Original Research

South African public sector procurement and corruption: Inseparable twins?

Pandelani Harry Munzhedzi
Journal of Transport and Supply Chain Management | Vol 10, No 1 | a197 | DOI: https://doi.org/10.4102/jtscm.v10i1.197 | © 2016 Pandelani Harry Munzhedzi | This work is licensed under CC Attribution 4.0
Submitted: 19 June 2015 | Published: 03 February 2016

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Pandelani Harry Munzhedzi, Department of Public Administration, University of Limpopo, South Africa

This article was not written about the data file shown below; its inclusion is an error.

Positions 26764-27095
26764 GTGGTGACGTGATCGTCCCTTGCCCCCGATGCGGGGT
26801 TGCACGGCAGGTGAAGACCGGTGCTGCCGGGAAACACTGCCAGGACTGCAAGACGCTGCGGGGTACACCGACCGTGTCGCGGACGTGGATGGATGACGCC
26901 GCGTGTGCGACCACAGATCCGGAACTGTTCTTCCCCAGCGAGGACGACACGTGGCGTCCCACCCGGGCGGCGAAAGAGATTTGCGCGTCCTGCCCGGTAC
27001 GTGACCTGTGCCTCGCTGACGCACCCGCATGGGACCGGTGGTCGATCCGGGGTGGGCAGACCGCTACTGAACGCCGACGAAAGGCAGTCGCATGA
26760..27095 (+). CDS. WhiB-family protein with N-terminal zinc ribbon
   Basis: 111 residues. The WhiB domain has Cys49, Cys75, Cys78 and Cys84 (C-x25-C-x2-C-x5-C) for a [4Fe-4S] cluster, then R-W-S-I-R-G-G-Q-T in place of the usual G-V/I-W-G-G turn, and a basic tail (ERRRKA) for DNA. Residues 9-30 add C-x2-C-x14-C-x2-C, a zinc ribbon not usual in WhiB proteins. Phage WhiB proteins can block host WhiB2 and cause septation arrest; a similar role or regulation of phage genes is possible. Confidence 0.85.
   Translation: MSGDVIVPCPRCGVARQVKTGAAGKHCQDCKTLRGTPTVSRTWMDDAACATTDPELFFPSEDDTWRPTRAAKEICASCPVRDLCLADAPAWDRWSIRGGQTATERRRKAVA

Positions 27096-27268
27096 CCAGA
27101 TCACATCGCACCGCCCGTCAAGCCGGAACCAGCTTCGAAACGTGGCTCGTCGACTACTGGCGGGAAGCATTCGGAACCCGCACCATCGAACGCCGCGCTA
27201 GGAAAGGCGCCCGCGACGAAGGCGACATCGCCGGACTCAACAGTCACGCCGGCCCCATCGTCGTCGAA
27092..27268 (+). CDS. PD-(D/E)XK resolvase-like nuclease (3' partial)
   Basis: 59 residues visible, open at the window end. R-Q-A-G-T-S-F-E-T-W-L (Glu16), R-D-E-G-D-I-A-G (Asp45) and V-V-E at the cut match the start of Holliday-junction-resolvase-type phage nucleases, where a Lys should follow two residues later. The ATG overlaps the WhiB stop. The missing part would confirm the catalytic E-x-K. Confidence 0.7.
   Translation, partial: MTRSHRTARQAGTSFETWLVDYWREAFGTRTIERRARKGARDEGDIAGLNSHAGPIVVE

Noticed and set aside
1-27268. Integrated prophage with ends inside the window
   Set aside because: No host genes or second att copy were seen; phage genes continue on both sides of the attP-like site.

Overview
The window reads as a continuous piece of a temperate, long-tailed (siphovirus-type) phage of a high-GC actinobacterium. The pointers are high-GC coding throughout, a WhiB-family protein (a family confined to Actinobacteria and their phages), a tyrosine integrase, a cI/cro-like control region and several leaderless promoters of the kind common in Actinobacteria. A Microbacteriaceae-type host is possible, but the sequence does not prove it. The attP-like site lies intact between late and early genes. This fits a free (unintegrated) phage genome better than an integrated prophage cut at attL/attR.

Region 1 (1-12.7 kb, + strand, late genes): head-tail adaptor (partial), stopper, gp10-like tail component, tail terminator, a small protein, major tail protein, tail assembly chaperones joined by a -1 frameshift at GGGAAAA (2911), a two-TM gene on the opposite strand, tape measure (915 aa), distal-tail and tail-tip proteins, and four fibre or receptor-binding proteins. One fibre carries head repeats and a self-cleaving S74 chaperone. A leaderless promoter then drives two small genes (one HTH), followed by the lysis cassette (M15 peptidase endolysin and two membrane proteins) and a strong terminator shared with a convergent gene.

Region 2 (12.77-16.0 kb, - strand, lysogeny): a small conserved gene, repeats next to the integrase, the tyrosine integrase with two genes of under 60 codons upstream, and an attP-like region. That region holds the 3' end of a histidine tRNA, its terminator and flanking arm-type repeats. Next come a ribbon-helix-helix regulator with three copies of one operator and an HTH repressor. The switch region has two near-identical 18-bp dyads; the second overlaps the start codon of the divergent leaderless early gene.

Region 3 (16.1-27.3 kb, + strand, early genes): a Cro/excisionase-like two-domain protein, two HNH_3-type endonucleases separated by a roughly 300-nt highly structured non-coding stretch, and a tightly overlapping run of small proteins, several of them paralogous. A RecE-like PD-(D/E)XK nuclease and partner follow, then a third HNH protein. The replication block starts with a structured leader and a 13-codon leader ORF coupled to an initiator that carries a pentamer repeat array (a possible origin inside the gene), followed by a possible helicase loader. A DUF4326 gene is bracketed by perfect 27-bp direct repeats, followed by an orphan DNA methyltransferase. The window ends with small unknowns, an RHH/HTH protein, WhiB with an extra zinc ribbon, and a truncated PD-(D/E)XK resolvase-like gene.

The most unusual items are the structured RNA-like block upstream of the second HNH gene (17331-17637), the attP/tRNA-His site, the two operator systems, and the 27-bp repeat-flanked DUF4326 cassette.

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The article seeks to explore the relationship between procurement in the public sector and corruption. Corruption in the procurement process is one of the biggest challenges facing the South Africa government. Procurement in the South African public sector through the tendering process has been used with a particular aim of addressing the past discriminatory practices and policies by empowering the previously disadvantaged majority. It ought to operate within a certain legislative and regulatory framework. However, the article argues that in the process of implementing the good intentions of the government, corruption illegitimises the process. There are also challenges that are associated with public sector procurement, with corruption being the main protagonist. The article also seeks to suggest possible solutions that could be used to address the anomalies. The article further concludes that the main reason for the rife corruption in the public sector is that there is nonadherence to policy prescripts including the Public Finance Management Act, 1999 (Act 1 of 1999) and the Municipal Finance Management Act, 2003 (Act 56 of 2003). This enormous predicament may only be addressed if the government were to show will and commitment by punishing offenders who do not comply with the said legislative framework.


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